Published: Sat, November 18, 2017
Sci-tech | By Carrie Guzman

Meteor shower to light up the First Coast sky tonight

Meteor shower to light up the First Coast sky tonight

The Leonid meteor shower will be visible as the world crosses the orbital path of Comet Tempel-Tuttle.

These brief streaks of light from meteors, sometimes called "shooting stars", peak on Friday night November 17 when earth moves through the centre of the dust trail left behind by the comet.

If you're in an area that can't see the meteor shower clearly, or if you just don't feel like getting out of bed, you can stream the Leonid meteor shower live on Slooh.

While the Leonids are famous for creating meteor storms or outbursts - showers of roughly 1,000 or more meteors per hour - this year's Leonids will produce about 10-15 meteors per hour, according to Deborah Byrd at EarthSky.org. "That famous shower had a major effect on the development of the scientific study of meteors".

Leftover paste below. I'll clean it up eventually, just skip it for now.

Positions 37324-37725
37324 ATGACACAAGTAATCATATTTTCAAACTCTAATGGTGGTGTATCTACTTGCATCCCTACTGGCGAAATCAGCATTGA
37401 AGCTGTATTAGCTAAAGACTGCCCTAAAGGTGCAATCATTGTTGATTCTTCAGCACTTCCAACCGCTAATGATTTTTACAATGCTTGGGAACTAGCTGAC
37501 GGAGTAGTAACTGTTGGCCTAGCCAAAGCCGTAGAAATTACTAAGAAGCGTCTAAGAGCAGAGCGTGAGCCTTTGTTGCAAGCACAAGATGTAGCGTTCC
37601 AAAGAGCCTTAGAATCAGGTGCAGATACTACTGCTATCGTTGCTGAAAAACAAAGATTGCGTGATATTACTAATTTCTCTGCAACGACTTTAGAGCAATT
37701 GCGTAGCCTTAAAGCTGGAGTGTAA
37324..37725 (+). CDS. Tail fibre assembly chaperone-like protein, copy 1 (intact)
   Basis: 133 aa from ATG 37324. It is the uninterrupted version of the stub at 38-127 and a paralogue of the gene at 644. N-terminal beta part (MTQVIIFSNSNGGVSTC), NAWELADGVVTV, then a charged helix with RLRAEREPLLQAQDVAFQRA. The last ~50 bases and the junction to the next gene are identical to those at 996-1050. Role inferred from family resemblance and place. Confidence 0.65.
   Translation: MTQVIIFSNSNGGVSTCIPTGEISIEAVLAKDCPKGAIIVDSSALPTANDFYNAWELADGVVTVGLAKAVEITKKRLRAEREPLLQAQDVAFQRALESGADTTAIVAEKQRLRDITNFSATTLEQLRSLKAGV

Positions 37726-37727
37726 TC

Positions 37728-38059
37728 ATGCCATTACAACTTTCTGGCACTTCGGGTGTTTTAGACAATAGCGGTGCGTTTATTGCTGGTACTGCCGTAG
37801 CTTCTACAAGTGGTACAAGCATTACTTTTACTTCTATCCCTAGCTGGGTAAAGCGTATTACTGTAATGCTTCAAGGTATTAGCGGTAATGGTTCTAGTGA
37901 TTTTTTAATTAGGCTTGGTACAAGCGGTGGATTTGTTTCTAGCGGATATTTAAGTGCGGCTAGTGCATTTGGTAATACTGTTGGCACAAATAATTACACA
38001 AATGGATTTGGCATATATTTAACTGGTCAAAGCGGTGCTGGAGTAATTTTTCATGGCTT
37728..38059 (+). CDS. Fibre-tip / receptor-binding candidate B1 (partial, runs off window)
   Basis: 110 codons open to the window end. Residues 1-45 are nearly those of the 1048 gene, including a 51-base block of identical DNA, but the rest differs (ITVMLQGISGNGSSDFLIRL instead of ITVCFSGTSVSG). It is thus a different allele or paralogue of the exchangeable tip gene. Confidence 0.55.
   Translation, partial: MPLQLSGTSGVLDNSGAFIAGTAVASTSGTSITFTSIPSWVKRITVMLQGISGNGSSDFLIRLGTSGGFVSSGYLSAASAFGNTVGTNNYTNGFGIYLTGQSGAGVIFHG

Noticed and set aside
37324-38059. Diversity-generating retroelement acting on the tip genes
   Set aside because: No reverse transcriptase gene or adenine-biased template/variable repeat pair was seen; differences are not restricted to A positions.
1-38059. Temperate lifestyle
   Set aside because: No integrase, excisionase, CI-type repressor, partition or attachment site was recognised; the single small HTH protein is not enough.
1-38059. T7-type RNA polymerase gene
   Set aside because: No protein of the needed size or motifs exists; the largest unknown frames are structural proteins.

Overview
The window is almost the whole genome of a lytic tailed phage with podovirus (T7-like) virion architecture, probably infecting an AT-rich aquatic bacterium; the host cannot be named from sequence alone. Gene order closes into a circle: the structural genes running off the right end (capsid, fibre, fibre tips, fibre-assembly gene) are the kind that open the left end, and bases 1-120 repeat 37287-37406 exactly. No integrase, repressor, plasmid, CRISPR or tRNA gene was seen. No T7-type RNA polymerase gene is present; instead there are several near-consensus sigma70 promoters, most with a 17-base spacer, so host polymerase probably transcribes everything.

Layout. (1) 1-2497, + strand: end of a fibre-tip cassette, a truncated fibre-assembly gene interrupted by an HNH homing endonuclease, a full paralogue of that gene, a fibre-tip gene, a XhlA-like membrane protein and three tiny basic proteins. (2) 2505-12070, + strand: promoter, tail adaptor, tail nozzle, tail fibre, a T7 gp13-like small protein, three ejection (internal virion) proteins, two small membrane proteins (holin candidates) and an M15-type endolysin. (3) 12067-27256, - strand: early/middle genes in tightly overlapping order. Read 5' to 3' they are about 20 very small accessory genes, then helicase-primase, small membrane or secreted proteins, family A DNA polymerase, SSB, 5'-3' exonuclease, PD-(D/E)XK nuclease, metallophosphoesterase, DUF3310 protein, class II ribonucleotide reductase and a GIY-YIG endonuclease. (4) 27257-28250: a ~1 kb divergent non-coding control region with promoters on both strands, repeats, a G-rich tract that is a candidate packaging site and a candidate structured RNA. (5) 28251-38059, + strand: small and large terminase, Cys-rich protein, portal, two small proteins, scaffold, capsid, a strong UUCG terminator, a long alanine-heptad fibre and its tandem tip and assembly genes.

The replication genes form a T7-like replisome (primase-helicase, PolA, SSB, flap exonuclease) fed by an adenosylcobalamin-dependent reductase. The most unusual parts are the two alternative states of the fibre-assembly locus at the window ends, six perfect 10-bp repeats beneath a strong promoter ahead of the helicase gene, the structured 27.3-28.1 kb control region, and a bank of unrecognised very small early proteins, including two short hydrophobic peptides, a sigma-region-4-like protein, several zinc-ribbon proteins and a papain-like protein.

As the stargazing season in the United Kingdom has finally set in, take a chance and spare some time this week to admire the attractive Leonid meteor shower. "It's one reason the Leonids are so famous".

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The best time to see the meteors is between midnight and dawn on either of those two nights. In heavy years, the shower can produce up to 50,000 shooting stars in an hour.

But don't expect to see a lot of meteors. That was mainly because the moon shined more brightly than some of the meteors.

Bill Cooke of NASA told NASA, 'Go outside, find a dark sky, lie flat on your back and look straight up, and be prepared to spend a couple of hours outside'. That's about 200 times faster than a speeding bullet.

The Leonid meteor shower gets its name from the constellation Leo. In New York, for example, the Leonids will come from the east, roughly a few outstretched fists above the horizon.

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